‘Sir’ John Fletcher was a soldier and a bloody good one by all accounts.
He was the wrong side of forty with grey in his hair and his beard, an old man in his chosen profession, but age had given him a wily cunning and an instinctive understanding of the tactics of the battlefield that had seen him through more than twenty years of fighting across the countries of Europe. He had fought in his fair share of skirmishes and a couple of large set piece engagements, not to mention the prolonged city and castle sieges that were a necessary pre-cursor to most of the battles. Most importantly of all, he had one quality that had kept him alive in the grimmest of corners, that had caused sword points to turn aside and arrows to skitter off his helmet, and guns aimed in his direction to splutter and misfire – he was what is colloquially known as a lucky bastard.
He had earned the honorific of ‘Sir’, not through an accident of noble birth or patronage, but through the acclamation of the men that he had fought with over the years. He had earned a reputation as somebody who was calm and unflappable in the heat of battle, and it was well known that those men who stuck close to him were more likely to survive than those who panicked and ran, or decided to play heroes on their own.
He was originally from a small village outside of Northampton. He had never enjoyed the farm work that was the assumed occupation of most of his peers, and his formal education had been patchy at best. When a recruiting company had marched through the village on a hot, late summer’s day he had willingly thrown down his threshing flail and exchanged it for a broadsword and a coat of mail, and elected for a life of following the drum.
Originally he had been so naïve that he didn’t even realize that he was joining an independent mercenary company and assumed he was signing up with a regular army brigade. They had soon set him straight though, and he rapidly found out that as an independent he would be better armed, better provisioned, better trained, less likely to lose his life in a vain glorious charge ordered by some ignorant foppish noble, and at the end of it, assuming he survived, he would be a great deal wealthier.
He had been mulling over the possibility of retirement, and he had saved enough money to set himself up comfortably back in England. He had a plan to buy a tavern in a small village somewhere, and name it in honour of the company that he was a member of – to whit, The Black Company, styled after the famous White company of two hundred years previously, led by another English called John Hawkwood who had carved himself a place in the troubled history of Italy in the fourteenth century.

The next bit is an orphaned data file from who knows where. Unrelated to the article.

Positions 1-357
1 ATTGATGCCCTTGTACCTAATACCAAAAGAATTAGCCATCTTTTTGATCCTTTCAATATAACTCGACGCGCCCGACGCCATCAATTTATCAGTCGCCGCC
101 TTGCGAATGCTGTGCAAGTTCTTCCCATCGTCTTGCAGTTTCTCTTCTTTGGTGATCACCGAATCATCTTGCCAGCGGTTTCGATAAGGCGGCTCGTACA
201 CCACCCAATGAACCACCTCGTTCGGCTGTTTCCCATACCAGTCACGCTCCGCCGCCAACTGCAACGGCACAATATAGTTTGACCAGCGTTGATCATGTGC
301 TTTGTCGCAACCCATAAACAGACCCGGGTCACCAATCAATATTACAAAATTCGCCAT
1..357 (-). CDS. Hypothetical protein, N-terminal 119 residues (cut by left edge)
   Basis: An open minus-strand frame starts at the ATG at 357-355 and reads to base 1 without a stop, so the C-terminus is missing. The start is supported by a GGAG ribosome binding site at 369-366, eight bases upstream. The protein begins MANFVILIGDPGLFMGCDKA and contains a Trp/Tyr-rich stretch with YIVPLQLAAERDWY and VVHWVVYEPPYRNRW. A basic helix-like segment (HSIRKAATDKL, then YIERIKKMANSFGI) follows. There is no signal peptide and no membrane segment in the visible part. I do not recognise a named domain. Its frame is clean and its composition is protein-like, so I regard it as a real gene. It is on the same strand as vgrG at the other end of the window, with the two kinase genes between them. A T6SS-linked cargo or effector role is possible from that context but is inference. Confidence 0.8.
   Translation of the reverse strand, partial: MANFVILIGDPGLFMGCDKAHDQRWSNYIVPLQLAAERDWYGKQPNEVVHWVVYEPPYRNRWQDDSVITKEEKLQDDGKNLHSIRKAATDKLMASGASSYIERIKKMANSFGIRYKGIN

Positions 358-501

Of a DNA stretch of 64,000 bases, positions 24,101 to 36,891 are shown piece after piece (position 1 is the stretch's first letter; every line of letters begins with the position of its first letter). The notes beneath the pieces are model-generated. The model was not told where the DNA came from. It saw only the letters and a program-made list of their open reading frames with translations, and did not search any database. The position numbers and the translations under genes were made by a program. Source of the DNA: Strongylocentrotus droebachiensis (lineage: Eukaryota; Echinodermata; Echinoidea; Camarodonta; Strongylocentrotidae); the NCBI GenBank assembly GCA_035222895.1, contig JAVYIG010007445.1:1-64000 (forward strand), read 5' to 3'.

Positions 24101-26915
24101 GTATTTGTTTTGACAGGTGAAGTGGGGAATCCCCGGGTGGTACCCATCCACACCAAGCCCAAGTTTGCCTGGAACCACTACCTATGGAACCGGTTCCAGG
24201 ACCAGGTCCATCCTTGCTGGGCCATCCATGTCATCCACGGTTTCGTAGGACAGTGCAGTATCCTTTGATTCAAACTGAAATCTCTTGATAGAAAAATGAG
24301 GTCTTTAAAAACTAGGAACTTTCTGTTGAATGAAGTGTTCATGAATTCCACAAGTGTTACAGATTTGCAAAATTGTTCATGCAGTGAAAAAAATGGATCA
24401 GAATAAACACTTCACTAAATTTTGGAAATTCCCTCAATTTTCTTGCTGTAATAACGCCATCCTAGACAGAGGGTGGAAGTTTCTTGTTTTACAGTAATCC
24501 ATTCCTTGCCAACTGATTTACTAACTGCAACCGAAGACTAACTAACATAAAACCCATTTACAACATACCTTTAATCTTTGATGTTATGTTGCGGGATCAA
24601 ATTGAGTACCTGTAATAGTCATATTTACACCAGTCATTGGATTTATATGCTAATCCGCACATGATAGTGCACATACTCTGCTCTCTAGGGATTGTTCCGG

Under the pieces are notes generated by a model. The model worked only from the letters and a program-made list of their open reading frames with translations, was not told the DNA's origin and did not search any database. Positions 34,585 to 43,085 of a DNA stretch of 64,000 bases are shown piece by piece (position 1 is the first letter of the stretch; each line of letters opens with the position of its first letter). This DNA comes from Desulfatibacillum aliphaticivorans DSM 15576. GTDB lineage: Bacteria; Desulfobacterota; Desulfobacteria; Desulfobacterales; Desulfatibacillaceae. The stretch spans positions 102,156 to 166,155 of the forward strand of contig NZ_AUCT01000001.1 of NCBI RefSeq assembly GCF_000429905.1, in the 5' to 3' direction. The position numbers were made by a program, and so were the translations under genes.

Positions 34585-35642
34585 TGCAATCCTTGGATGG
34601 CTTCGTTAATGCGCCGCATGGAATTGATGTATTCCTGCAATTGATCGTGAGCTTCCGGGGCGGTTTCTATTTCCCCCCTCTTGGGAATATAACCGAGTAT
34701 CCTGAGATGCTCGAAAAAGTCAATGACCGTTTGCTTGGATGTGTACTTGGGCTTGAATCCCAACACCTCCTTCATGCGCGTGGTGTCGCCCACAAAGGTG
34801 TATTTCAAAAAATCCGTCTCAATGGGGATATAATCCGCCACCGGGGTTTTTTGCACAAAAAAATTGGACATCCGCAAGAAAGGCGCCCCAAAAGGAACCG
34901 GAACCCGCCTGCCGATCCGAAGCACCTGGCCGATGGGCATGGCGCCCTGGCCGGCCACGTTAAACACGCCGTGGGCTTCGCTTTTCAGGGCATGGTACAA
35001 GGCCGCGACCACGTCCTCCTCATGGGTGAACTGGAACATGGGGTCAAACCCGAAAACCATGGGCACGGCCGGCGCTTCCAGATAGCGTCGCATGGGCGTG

The company had been sitting idle for a while after finishing a contract defending a city in Lombardy and the talk had been of disbanding for the winter months when campaigning usually came to a halt. In the summer, all of the advantages lay with the attacker when laying a siege - good weather, plentiful food to be had, and long days. In the winter, the situation was reversed. The defenders would be snug and dry behind their city walls whilst the poor sods in the trenches outside got soaked to the skin, starved and probably died of the ague as well.
The word had come that a patron was willing to pay a hefty sum for a company to march to the gates of Venice and threaten the city for a while. No actual fighting was expected, unless something went seriously wrong - it was more of a show of strength to intimidate the Doge - the ruler of Venice - and the council that elected him. All of the men had been happy to sign up for such a sweet deal, even if they didn't understand the machinations behind it, which was how they had come to be pitched up not far from the city, gathering supplies and preparing to march.
One of Fletcher's duties was to ensure that the company had everything it needed, and also to see that everything was paid for at a fair rate. Other armies let their troops run wild and live off the land, but that was a sure way to get yourself a reputation as a band of cut throats and brigands. It was much better to ask for your patron to foot the bill and have everything square and above board. Looting was never tolerated in any circumstances, and he had seen a few n'er do wells hung for petty theft in his time. His job today was to scout around some of the local farms and see what fodder might be available to buy, and also to get an idea of the lay of the land.
His route had taken him past a monastery building recovering from a kitchen fire or some such the previous night, and then he had followed the road down. From his vantage point he had a seen a prosperous looking farm with what appeared to be a generously stocked barn close by, so he went to investigate.
He tied his horse to a hitching post near a trough and she began to absent mindedly crop the grass nearby. He made his way to the barn, and had a feeling that he was being watched - he thought he had seen somebody duck inside as he approached. It was more than likely the farmer hiding from view, but it always paid to be cautious.
"Ho there? Anybody at home?" he shouted, keeping a hand close to his sword to be on the safe side. He came up to the open side of the barn and shouted again. "I'm not here to loot - we'll pay a good price, at least 10 ducats a load more than you'd get at market. You can’t afford to pass up a sweet deal like that, surely?"
He went further in, and blinked as his eyes adjusted to the dusty gloom within. He saw two people hiding at the far end of the barn behind some straw bales, but to his surprise they turned out not to be the farmers that he was expecting, but rather a pair of rather disheveled looking monks.
“I think that you pair of scruffs had better come with me and no funny business” he said, drawing his sword.